Pluriversality and Care: Rethinking Global EthicsPublic Deposited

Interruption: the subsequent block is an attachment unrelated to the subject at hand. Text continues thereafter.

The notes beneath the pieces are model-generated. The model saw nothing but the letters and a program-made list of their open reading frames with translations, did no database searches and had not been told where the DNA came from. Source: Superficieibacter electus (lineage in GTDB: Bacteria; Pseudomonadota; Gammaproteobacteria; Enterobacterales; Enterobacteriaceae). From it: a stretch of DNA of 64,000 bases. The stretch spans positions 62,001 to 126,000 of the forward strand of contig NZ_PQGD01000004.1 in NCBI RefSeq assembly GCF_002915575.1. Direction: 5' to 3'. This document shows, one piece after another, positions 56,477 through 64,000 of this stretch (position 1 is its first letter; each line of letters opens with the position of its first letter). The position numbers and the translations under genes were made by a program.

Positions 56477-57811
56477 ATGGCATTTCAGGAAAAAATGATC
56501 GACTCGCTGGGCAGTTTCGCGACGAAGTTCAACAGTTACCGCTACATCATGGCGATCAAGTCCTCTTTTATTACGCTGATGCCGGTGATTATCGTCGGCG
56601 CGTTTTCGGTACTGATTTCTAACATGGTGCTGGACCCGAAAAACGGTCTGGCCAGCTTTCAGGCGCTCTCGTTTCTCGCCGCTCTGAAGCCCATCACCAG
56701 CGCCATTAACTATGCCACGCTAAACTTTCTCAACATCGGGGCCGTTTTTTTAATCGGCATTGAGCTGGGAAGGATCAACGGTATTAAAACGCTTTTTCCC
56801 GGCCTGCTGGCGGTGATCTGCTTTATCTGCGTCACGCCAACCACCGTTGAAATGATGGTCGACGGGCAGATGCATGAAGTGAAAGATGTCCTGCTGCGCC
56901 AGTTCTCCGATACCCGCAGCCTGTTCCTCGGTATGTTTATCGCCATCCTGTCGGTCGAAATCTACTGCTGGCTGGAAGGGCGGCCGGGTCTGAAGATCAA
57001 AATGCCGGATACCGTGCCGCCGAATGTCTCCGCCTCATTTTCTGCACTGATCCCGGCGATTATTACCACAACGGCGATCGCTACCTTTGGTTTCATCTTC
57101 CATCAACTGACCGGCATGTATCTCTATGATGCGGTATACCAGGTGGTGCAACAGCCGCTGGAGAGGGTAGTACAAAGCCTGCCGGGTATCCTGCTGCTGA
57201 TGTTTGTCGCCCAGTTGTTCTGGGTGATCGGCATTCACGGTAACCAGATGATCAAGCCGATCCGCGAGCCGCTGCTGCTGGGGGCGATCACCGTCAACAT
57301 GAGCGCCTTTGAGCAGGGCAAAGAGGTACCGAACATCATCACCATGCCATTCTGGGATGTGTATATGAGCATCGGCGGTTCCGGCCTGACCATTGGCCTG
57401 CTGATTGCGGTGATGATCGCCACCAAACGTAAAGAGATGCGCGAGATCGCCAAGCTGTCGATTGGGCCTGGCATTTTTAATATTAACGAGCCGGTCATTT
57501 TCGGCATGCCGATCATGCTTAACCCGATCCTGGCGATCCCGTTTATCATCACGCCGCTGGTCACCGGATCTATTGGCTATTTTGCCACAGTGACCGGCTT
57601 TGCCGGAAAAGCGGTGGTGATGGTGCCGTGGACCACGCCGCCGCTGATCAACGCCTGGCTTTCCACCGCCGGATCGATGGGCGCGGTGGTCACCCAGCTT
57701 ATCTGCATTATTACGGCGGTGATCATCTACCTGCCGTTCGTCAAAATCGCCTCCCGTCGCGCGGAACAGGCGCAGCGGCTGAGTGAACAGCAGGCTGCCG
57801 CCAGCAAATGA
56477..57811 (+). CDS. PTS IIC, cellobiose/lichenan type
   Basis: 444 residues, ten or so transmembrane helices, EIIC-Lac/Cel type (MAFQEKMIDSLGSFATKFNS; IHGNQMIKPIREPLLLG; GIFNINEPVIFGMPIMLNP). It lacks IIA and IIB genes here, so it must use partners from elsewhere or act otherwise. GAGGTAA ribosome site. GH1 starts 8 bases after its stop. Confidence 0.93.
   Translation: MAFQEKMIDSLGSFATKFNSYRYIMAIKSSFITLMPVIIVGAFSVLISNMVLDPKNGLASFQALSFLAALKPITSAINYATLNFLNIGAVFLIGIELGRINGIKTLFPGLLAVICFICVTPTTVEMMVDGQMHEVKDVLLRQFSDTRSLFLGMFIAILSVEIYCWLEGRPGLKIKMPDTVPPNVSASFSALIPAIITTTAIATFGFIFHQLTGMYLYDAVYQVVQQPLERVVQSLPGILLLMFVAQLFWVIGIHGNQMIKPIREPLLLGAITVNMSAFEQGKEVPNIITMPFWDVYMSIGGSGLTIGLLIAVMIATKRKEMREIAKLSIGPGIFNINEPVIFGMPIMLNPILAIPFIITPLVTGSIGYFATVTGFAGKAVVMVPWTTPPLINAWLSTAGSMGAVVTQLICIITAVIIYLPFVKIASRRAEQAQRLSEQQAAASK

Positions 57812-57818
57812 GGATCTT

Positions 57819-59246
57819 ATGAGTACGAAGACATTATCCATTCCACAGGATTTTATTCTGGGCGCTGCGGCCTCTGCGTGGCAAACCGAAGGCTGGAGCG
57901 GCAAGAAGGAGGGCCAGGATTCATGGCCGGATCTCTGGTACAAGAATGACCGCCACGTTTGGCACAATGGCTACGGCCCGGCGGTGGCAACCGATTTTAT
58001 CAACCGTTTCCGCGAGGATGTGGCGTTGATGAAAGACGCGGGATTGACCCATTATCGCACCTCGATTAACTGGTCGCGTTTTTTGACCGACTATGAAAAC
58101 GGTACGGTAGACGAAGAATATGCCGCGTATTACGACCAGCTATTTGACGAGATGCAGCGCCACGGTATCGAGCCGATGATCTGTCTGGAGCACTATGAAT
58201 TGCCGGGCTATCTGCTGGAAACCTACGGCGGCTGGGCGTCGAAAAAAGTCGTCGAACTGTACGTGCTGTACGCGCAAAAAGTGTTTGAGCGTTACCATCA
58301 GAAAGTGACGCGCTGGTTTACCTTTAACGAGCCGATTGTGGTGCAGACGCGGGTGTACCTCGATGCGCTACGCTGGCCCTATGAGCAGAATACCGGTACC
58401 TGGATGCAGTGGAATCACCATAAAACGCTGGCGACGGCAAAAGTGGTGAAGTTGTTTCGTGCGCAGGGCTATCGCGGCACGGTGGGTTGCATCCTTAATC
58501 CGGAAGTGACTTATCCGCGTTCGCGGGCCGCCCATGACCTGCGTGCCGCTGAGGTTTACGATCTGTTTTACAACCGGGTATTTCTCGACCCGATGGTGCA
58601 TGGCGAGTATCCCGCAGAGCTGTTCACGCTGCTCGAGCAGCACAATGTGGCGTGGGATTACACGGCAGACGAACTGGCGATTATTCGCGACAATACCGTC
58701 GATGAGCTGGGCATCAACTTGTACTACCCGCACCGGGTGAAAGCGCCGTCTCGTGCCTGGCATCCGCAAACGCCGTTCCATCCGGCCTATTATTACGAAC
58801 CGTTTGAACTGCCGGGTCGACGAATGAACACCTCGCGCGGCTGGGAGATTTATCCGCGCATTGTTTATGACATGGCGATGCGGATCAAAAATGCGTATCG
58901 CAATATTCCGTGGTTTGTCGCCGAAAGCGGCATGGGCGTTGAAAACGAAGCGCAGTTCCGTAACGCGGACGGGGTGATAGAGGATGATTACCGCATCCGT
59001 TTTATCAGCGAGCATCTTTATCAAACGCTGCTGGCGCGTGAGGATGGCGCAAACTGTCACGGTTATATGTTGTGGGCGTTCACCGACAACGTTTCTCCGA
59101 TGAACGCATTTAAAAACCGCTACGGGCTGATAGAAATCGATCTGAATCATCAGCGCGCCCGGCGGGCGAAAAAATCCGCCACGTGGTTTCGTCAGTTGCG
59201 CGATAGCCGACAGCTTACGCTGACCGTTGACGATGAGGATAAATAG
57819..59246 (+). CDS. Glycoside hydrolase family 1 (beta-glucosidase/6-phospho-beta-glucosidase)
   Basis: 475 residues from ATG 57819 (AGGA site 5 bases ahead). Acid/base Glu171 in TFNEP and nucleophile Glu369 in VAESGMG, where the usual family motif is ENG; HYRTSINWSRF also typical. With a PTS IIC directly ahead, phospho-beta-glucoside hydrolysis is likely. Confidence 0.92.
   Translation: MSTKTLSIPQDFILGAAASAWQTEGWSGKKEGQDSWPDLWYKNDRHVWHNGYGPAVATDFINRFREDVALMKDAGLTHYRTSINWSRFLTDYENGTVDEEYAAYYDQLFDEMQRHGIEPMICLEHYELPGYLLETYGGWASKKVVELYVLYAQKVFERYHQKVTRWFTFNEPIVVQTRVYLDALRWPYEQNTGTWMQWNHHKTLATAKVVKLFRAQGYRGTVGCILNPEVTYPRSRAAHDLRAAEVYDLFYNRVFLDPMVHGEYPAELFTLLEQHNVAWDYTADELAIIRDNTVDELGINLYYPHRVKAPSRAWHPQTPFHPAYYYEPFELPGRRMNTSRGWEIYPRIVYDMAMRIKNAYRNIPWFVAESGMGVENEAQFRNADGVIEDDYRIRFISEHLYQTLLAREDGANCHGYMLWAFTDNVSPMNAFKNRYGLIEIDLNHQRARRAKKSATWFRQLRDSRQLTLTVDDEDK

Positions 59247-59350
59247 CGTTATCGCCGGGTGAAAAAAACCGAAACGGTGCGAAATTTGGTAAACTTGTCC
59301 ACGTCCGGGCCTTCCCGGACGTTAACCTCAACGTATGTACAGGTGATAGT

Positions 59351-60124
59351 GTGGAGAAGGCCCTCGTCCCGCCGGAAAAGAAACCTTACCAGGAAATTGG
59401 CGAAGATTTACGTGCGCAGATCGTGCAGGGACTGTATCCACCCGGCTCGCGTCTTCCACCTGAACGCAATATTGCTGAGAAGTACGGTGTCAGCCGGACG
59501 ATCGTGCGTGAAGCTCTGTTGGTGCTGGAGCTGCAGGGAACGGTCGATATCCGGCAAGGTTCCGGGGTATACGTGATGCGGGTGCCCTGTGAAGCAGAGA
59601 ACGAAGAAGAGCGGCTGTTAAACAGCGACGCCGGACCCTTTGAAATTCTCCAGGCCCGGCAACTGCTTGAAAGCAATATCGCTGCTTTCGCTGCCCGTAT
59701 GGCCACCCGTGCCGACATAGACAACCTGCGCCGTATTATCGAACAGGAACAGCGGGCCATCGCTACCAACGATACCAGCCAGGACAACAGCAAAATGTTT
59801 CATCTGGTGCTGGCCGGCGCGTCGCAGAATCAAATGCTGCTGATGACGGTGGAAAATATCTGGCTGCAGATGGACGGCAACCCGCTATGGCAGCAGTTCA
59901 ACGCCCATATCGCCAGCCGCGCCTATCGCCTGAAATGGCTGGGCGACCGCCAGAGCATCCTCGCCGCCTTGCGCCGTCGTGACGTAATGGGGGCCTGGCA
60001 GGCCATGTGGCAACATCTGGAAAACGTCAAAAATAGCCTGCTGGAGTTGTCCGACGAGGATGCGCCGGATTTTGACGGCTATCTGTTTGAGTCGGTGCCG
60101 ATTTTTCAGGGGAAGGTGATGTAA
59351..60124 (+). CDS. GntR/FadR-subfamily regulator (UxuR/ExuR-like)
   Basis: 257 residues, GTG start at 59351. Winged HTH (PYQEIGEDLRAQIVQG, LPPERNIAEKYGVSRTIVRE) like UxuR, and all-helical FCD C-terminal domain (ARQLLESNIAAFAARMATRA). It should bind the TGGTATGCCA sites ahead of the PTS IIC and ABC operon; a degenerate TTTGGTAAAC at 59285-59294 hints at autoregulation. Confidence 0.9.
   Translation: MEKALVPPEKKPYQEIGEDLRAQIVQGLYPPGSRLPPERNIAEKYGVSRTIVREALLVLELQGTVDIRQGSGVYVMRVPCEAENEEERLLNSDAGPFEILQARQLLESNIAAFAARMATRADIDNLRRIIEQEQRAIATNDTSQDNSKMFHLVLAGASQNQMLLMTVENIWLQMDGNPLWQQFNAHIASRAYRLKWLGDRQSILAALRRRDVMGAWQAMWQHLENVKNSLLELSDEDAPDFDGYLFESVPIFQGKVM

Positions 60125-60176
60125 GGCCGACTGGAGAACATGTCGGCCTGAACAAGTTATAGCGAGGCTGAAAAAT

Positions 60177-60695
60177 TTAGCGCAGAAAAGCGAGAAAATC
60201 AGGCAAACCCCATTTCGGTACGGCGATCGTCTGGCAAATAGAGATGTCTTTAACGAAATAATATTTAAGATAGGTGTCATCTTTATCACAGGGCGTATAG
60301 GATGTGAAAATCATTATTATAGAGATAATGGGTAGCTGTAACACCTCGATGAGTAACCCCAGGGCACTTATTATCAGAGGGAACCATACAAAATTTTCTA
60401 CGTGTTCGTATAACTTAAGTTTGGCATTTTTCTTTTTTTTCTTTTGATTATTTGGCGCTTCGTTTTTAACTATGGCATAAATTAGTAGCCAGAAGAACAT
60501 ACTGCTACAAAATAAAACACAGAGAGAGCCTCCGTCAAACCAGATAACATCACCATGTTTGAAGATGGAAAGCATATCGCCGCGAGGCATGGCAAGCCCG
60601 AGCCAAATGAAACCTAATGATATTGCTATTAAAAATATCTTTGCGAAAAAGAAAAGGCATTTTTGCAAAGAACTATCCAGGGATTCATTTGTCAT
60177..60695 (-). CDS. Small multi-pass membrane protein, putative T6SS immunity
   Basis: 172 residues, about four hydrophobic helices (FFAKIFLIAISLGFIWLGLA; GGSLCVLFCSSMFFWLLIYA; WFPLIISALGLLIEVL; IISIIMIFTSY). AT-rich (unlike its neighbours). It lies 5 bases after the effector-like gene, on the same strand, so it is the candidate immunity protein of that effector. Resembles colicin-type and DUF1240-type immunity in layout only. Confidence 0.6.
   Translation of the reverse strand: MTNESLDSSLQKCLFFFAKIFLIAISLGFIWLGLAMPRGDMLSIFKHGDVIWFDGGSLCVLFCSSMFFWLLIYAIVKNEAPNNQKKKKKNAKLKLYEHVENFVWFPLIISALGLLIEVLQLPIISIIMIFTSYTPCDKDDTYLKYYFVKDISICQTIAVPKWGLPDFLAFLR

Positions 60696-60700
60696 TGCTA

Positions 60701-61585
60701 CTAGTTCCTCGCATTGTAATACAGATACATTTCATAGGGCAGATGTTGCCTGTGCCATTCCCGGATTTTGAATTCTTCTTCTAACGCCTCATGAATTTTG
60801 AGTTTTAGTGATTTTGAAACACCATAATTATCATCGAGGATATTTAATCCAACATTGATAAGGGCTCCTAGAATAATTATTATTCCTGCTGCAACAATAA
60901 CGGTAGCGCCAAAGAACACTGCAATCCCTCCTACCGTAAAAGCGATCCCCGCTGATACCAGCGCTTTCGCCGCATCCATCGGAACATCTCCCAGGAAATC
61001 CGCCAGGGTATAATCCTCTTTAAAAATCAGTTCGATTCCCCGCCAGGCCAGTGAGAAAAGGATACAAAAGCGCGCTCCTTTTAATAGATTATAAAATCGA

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A perennial debate in the field of Global Ethics revolves around the possibility of a universalist ethics, and contestations over the nature - and significance - of difference (be it economic, cultural, political, etc.) for moral deliberation. Alongside, but heretofore not explored in depth by, the Global Ethics literature is a growing literature (coming from decolonial studies and the 'ontological turn' in anthropology) on multiple ways of being-in and seeing the world, described by the language of the 'pluriverse' (de la Cadena 2015; Mignolo 2013). This scholarship illuminates not only the different ontologies or worlds that exist globally, but also the political processes through which these worlds come into contact, conflict, and in many ways, co-constitute each other. In this way, while the pluriversal scholarship points to ontological difference, it also emphasizes the (partial) connections (Strathern 2004) between worlds. This dissertation begins with the concept of the pluriverse - the idea that instead of a single world with different paradigms, we have a matrix of multiple yet connected worlds - and investigates the ways in which this notion necessitates a rethinking of the field of Global Ethics as it has been conceived thus far. In particular, I consider how the field can reorient itself towards building an ethics for the pluriverse, where differences are deep and pervasive, i.e., ontological. Ultimately, drawing upon a feminist ethics of care, I argue that a pluriversal ethics can fruitfully be thought of as an ethics of vulnerability and precarity. The ethics of care is premised on a relational social ontology, which sees ethics as a problem of responsibilities in relations, and which foregrounds the moral saliency of our mutual vulnerability (including the vulnerability of moral judgement) that stems from our relationality. In so doing, the ethics of care reconceptualizes moral dilemmas along relational lines. My argument is that this line of thinking, when combined with a conceptual distinction between vulnerability and precarity (where precarity refers to intensified vulnerability that results from unequal relations of power), provides a useful meta-theoretical orientation from which to begin building a pluriversal ethics.
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